Throughout December, the US and some of its allies along with the Bashar al-Assad regime in Damascus stepped up their bombing campaign against the ISIS stronghold in the city of Raqqa, in northern Syria (although 97 percent of air strikes in Syria were carried out by the US). Along with the US, those engaged in bombing include the United Arab Emirates and Saudi Arabia. Western countries such as Britain, France, and Australia that are also part of the US coalition against ISIS—“Operation Inherent Resolve”—are only willing to take part in strikes in Iraq. Other countries are helping in more limited ways and are sending military and other supplies. </p?
The jihadist organization has long been secretive about where its leader, Abu Bakr al-Baghdadi, and other senior members are based—locals say they move around between Iraq and Syria—but Raqqa is usually referred to as the “capital” of ISIS’s self-declared caliphate, the city most identified with it. To judge from images distributed by the group, Raqqa is at once a utopian Islamic state and an extremist hotbed whose inhabitants crave a radical version of Islam, enjoy public executions, and fervently support their ruthless black-clad overlords. The beheading of the American journalist James Foley—and of several other hostages—was filmed on a hill on its outskirts.
In its statements, ISIS claims that such executions of American and British victims are revenge for the American bombing of ISIS in Syria. Like many of ISIS’s acts, they are a gruesome attempt to project its power and horrify the West. Yet there is little about this provincial center with a population of, according to different estimates, between 250,000 and 500,000 people that might have suggested such jihadist or even Islamist tendencies. In fact, Raqqa did not even become engaged in the Syrian conflict until 2013.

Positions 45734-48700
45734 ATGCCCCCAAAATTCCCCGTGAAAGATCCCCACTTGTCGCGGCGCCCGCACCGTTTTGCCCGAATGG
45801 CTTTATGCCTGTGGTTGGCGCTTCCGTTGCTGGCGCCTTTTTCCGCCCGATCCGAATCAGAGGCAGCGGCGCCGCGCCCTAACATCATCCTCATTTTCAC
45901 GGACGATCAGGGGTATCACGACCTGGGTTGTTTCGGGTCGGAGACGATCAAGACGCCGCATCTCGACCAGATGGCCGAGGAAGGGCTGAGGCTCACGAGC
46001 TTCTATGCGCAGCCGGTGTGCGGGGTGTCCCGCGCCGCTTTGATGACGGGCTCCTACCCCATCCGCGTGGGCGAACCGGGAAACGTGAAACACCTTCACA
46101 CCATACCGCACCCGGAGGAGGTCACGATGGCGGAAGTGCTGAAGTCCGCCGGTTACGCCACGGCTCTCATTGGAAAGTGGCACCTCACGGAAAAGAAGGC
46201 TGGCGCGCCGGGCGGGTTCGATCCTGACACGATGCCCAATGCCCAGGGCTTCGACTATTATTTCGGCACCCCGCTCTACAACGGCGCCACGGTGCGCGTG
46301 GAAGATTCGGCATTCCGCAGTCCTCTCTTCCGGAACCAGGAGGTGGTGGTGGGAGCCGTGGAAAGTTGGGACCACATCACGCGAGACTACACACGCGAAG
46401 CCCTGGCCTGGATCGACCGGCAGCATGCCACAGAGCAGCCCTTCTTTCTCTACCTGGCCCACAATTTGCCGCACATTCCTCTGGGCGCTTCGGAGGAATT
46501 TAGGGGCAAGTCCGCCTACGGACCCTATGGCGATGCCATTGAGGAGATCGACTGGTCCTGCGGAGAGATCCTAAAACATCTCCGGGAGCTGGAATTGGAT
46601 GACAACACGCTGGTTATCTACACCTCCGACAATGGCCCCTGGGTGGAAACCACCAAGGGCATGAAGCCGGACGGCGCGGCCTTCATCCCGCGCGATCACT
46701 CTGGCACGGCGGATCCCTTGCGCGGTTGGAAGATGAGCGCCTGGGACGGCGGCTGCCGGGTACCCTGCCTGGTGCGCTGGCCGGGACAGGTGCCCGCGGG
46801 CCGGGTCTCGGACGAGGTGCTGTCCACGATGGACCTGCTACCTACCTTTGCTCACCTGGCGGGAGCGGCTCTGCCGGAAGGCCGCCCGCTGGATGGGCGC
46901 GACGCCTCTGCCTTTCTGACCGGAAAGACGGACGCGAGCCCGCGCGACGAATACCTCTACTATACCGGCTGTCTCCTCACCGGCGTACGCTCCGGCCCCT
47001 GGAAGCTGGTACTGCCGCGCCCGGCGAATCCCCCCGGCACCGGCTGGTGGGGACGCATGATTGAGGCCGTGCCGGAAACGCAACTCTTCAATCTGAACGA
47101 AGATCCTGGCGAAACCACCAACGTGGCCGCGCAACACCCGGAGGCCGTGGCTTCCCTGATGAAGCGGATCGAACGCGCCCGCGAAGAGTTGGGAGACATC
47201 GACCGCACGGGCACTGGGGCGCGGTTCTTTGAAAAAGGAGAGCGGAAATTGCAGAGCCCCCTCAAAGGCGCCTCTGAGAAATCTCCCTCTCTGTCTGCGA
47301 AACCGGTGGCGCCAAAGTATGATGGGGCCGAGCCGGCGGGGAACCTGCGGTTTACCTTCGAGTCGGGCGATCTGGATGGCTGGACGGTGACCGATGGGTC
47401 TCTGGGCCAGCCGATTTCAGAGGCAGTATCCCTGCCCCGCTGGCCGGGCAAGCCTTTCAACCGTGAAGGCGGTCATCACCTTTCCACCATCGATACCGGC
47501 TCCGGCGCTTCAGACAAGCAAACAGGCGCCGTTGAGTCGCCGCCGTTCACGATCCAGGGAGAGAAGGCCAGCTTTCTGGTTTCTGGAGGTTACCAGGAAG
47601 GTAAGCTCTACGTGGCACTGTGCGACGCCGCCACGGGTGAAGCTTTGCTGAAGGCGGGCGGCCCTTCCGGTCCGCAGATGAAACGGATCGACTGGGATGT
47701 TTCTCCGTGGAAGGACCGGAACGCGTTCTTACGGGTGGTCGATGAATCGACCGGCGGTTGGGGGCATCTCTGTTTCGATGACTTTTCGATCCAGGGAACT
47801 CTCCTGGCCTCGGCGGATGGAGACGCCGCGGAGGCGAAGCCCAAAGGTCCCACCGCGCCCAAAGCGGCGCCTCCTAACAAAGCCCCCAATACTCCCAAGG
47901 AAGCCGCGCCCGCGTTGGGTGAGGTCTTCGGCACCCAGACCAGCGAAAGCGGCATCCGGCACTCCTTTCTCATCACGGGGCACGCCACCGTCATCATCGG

Living in Damascus before the war, I visited Raqqa on several occasions, and I was struck by how ordinary it was. A dusty place far from the country’s other major cities, it offered few amenities and most Syrians I knew complained about it, if they chanced to visit. It was true that the local population, a mixture of tribes and settled Bedouins, was almost entirely Sunni Muslim, but unlike such western Syrian cities as Hama and Aleppo, it didn’t have a tradition of Islamist activism. As a resident of al-Tabqa, a town near Raqqa with an air base that was captured by ISIS in August, put it: “The irony is we were famous for not praying!”
But Raqqa’s relative lack of importance to the Syrian regime—which led to it ceding control of the city—its substantial size, its proximity to Iraq, and its relative distance from the main front lines have been critical to ISIS and its aim of creating a large and highly centralized state. Its forces, after intensive bombing attacks on them and their bases and equipment, have been pushed back…
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